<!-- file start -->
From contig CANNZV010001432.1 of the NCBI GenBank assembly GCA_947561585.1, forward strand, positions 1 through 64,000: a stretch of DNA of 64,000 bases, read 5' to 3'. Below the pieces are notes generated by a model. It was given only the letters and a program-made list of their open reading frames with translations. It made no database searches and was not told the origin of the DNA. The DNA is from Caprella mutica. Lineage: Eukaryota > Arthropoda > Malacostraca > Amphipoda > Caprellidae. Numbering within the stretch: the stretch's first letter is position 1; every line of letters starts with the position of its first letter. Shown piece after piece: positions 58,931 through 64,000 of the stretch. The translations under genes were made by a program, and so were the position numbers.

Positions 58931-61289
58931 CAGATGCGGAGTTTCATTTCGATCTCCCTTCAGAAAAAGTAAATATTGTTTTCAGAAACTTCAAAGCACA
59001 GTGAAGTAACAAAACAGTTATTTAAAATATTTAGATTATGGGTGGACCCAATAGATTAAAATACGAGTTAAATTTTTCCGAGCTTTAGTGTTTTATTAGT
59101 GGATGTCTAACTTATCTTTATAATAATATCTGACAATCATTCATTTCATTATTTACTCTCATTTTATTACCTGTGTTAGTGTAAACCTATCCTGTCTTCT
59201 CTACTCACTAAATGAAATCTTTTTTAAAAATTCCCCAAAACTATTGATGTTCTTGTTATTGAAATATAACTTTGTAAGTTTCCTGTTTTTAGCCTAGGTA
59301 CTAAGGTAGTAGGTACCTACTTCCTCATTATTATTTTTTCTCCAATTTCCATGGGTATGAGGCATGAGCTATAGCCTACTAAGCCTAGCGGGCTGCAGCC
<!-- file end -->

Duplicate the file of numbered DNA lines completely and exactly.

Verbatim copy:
From contig CANNZV010001432.1 of the NCBI GenBank assembly GCA_947561585.1, forward strand, positions 1 through 64,000: a stretch of DNA of 64,000 bases, read 5' to 3'. Below the pieces are notes generated by a model. It was given only the letters and a program-made list of their open reading frames with translations. It made no database searches and was not told the origin of the DNA. The DNA is from Caprella mutica. Lineage: Eukaryota > Arthropoda > Malacostraca > Amphipoda > Caprellidae. Numbering within the stretch: the stretch's first letter is position 1; every line of letters starts with the position of its first letter. Shown piece after piece: positions 58,931 through 64,000 of the stretch. The translations under genes were made by a program, and so were the position numbers.

Positions 58931-61289
58931 CAGATGCGGAGTTTCATTTCGATCTCCCTTCAGAAAAAGTAAATATTGTTTTCAGAAACTTCAAAGCACA
59001 GTGAAGTAACAAAACAGTTATTTAAAATATTTAGATTATGGGTGGACCCAATAGATTAAAATACGAGTTAAATTTTTCCGAGCTTTAGTGTTTTATTAGT
59101 GGATGTCTAACTTATCTTTATAATAATATCTGACAATCATTCATTTCATTATTTACTCTCATTTTATTACCTGTGTTAGTGTAAACCTATCCTGTCTTCT
59201 CTACTCACTAAATGAAATCTTTTTTAAAAATTCCCCAAAACTATTGATGTTCTTGTTATTGAAATATAACTTTGTAAGTTTCCTGTTTTTAGCCTAGGTA
59301 CTAAGGTAGTAGGTACCTACTTCCTCATTATTATTTTTTCTCCAATTTCCATGGGTATGAGGCATGAGCTATAGCCTACTAAGCCTAGCGGGCTGCAGCC